Prime Minister Naftali Bennett warned Tuesday that Israel is on the precipice of a “storm of infection whose likes we haven't yet seen,” as Israel witnesses a three-month high in new coronavirus infections.
On Monday, Israel recorded 2,952 new COVID cases, up from 1,799 the day before.
Speaking to the Kan public broadcaster, the prime minister said that "a lot of people are going to get infected” by the omicron strain. "The storm will happen. We can't prevent it.”
On Tuesday, Bennett and senior health officials decided that vaccinated people who are exposed to COVID carriers must isolate until they obtain a negative result from a PCR swab test, regardless of which strain they come in contact with.
In addition, exposed people must avoid crowded places and contact with high-risk groups for the next 10 days, though it is unclear how Israel will enforce such measures. The decision will go into effect on Wednesday.
Until now, vaccinated people who were exposed to COVID patients infected with the omicron strain were required to quarantine for 14 days. As omicron is likely to soon comprise the majority of COVID cases, Bennett's move is seen as an easing of isolation requirements.
Health Minister Nitzan Horowitz said the measure is intended "to reduce the number of people in quarantine and avoid serious disruption to everyday life."
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Discussing the omicron tide on Kan, Bennett also stressed the importance of vaccinations in avoiding serious illness and said older people should avoid crowded places.
There are currently 85 serious cases, with 46 among them in critical condition, according to the Health Ministry. Of these, 38 are on ventilators. Just 6 percent of people with severe illness are vaccinated.
The R number, marking the average number of people that a coronavirus carrier infects, rose to 1.47 based on Health Ministry data from the last 10 days. On Sunday it had reached a three-month peak at 1.41.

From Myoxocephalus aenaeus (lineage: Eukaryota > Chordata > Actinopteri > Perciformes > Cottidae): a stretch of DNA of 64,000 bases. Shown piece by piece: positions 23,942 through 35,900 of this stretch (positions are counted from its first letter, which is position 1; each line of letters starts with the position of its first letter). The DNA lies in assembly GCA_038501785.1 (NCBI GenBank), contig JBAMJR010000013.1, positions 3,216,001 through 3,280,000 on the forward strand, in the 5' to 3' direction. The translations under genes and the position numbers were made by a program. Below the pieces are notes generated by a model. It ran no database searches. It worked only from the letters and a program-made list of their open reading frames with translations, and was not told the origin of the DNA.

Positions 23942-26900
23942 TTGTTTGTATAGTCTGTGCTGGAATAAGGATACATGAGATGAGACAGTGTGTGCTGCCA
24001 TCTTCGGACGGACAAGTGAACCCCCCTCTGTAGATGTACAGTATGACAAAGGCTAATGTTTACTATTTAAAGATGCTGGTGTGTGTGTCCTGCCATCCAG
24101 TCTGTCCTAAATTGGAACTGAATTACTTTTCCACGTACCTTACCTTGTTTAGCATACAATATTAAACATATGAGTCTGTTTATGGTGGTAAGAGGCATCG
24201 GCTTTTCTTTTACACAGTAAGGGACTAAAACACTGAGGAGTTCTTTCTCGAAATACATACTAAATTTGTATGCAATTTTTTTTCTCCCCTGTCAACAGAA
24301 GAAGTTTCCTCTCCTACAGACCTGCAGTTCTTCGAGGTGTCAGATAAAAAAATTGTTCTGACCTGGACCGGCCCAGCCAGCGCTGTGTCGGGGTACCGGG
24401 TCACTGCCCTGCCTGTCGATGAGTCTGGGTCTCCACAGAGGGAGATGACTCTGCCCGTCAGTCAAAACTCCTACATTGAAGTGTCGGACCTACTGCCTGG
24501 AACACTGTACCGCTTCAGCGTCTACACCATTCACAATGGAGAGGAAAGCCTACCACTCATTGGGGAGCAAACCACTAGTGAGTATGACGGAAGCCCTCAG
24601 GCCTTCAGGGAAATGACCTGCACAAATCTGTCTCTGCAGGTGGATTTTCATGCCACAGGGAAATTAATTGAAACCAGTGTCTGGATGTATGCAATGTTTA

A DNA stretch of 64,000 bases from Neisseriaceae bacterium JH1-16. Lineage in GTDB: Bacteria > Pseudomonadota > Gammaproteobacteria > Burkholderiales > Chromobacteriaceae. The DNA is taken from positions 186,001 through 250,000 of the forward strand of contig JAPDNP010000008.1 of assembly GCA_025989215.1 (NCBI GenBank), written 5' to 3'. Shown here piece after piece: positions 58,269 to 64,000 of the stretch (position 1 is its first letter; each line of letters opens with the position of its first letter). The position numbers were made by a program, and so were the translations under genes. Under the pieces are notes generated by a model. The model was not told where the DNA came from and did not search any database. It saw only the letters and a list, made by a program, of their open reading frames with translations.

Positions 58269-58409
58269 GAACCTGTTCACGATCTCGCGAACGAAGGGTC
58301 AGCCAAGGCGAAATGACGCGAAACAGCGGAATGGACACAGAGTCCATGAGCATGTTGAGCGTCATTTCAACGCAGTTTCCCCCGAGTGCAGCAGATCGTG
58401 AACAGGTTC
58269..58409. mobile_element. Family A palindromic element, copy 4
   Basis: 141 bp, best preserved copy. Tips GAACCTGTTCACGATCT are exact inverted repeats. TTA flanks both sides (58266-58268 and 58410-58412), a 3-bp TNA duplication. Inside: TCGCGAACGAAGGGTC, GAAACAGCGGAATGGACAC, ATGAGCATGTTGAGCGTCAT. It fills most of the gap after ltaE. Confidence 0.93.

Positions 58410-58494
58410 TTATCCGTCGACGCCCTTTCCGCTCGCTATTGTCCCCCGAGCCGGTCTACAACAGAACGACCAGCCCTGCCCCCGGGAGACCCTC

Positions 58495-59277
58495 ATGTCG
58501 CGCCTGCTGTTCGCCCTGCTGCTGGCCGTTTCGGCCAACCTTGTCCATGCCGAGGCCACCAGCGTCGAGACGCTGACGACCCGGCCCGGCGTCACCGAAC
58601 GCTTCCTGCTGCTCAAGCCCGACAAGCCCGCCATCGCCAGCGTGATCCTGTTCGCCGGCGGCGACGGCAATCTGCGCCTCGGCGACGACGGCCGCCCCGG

The number has seen a steady rise over December. Two people have died over the last week, raising the death toll to 8, 242.
Also Tuesday, in an interview with Army Radio, Bennett said that omicron was “unusually contagious,” and that Israel is “facing a significant increase in the number of those identified” with the strain.
“We will not be able to prevent significant infection of the public …. Our goal is to maintain public health while preserving the economy,” he added.
Bennett said that Israel is witnessing an increase in children's infection rates and hospitalizations. In Tel Aviv, 79 percent of all COVID infections have hit children, with the figure at 53 percent in Jerusalem.
Israel's public health chief, Dr. Sharon Alroy-Preis, presented the government with data on “the spike in London and other cities in children's hospitalizations,” Bennett noted.
Regarding Israel's recommendation to begin administering a fourth vaccine dose, Bennett said that “we have quite a few indications in this regard. We're not talking about a vaccine for all Israelis but for vulnerable people and older adults. We're definitely seeing a decline after a few months from the booster.”
Last week, a Health Ministry expert panel recommended that Israel become the first country to offer a fourth dose – a second booster – to Israelis over 60, medical workers and people with compromised immune systems.